Do your patients worry about their replacement hip breaking when they run? Or how long their prosthetic leg will last before needing a new one? Are your regulatory submissions requiring increasingly more lifetime testing?
What are bioplastics? How can plastic manufacturers use them to improve the environmental impact of their products? With so many emerging green technologies, producers and consumers need to differentiate between greenwashing1 and genuine advancements. Furthermore, if a new development is deemed environmentally beneficial, all stages of the plastics supply chain, especially converters, must then learn how to incorporate the new technology without undermining their process or products.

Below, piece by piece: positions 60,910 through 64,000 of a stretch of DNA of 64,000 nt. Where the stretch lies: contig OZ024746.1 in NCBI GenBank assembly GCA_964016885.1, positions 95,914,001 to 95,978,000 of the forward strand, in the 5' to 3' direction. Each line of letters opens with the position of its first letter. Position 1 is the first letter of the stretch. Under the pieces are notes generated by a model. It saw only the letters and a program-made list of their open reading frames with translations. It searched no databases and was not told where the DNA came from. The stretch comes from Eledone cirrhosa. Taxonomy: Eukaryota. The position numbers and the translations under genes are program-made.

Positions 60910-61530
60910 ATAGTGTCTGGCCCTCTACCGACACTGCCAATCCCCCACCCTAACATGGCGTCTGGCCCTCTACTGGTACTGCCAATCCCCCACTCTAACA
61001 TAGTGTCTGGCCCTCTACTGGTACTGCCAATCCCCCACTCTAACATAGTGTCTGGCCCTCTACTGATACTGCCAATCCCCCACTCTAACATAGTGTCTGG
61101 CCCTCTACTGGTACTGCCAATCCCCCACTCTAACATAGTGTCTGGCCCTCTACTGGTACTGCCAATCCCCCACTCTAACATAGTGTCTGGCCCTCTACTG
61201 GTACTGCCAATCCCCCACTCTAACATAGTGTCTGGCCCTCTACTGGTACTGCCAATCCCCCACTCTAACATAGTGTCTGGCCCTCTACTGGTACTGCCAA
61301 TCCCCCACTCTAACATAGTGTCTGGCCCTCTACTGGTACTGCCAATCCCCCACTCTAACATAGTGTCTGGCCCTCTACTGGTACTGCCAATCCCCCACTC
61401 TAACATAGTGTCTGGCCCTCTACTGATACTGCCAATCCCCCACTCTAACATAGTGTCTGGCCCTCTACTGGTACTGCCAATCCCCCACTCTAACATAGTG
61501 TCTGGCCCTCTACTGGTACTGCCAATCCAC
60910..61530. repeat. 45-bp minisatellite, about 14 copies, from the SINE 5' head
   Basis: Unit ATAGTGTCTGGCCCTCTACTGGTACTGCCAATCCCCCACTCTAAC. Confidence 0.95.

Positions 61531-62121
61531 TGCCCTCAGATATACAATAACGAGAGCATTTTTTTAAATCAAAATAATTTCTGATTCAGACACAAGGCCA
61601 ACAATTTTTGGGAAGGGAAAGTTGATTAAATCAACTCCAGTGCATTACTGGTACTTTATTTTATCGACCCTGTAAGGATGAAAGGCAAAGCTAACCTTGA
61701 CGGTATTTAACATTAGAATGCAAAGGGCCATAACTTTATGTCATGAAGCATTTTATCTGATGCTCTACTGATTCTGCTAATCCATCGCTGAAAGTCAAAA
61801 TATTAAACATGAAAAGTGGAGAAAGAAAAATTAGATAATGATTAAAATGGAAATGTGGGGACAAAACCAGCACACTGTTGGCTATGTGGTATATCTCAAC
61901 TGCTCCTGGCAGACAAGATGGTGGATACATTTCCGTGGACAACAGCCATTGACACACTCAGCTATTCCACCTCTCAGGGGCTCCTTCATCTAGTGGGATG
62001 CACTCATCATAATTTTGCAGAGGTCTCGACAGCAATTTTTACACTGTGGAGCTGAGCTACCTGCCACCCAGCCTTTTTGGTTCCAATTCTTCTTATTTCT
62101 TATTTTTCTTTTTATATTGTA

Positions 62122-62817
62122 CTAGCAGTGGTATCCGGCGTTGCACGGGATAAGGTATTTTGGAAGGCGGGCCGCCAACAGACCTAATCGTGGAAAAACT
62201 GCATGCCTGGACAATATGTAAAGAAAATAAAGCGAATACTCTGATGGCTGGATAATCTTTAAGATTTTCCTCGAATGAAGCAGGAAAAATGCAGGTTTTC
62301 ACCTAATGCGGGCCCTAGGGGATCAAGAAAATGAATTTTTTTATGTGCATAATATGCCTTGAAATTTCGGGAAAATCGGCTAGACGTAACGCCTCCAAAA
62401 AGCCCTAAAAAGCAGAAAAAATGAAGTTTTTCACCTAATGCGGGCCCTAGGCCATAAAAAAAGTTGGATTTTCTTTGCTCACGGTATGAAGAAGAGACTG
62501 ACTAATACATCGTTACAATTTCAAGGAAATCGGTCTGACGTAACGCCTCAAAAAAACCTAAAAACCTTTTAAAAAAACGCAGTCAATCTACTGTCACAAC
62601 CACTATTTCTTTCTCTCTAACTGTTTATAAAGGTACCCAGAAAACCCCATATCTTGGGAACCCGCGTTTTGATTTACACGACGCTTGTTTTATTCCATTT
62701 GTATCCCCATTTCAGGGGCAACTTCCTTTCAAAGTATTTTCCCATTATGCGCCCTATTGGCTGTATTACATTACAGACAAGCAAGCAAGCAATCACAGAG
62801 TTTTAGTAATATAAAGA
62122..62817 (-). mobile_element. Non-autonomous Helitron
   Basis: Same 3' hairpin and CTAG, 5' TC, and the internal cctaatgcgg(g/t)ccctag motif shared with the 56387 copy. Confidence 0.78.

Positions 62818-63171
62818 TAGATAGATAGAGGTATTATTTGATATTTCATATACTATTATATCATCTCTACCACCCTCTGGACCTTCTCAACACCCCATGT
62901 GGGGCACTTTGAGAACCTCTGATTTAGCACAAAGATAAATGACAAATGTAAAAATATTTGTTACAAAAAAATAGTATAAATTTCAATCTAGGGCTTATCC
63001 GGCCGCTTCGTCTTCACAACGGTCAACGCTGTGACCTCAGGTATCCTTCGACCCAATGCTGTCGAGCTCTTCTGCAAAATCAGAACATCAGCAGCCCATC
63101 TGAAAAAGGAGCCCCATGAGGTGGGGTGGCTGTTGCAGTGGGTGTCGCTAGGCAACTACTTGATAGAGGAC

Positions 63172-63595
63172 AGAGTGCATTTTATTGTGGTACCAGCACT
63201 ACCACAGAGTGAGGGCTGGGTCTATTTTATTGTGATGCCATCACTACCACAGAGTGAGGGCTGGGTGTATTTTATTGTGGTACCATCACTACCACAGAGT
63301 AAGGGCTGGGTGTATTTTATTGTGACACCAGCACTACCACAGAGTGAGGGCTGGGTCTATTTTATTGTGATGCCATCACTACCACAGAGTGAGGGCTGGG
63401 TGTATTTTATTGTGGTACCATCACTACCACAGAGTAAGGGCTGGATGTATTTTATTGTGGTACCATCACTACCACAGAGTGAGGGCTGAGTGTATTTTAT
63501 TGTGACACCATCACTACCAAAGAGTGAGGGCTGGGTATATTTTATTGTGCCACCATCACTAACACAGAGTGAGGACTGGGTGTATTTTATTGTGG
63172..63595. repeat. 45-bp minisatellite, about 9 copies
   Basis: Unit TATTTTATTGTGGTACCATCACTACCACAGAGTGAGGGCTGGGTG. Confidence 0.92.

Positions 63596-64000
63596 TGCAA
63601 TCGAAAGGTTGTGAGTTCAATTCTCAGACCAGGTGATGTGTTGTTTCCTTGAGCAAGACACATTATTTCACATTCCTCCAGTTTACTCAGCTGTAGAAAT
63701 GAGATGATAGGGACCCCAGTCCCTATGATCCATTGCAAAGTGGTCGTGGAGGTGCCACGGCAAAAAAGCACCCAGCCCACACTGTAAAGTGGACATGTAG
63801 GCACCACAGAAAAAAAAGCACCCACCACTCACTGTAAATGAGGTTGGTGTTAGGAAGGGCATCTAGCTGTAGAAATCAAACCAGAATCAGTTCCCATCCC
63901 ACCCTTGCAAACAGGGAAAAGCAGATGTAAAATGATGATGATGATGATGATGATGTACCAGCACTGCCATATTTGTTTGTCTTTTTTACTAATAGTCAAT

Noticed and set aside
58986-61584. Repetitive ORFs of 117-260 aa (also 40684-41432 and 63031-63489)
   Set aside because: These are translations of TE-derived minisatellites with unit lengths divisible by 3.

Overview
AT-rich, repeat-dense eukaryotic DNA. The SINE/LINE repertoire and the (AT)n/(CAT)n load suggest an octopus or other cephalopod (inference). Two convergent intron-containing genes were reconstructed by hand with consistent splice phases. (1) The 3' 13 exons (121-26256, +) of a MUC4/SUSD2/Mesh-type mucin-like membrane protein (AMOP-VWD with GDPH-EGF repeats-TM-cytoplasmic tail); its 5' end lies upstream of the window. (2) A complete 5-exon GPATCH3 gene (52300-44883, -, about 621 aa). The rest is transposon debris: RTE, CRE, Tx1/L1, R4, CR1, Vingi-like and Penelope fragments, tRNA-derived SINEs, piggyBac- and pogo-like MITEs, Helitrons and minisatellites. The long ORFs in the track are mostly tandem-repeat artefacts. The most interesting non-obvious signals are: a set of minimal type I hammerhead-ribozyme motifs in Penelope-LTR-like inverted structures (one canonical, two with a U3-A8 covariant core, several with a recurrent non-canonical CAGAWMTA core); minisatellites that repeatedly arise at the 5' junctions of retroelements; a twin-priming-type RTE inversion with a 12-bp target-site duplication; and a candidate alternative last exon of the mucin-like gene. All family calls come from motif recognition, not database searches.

From plastic for medical devices to rubber for tires, the materials we use must meet increasingly high demands. Product manufacturers and consumers expect their materials to look good, perform well, and cost less, all while being environmentally friendly. Fulfilling all these expectations requires deep understanding of material behavior from the molecular level to real world mechanical properties. Since there are many factors that affect the properties of materials, precise measurement tools and methods are required to ensure that materials fulfill the high expectations of our world. A key measurement and analysis method to evaluate the properties of materials at various stages of development and production is Dynamic Mechanical Analysis (DMA).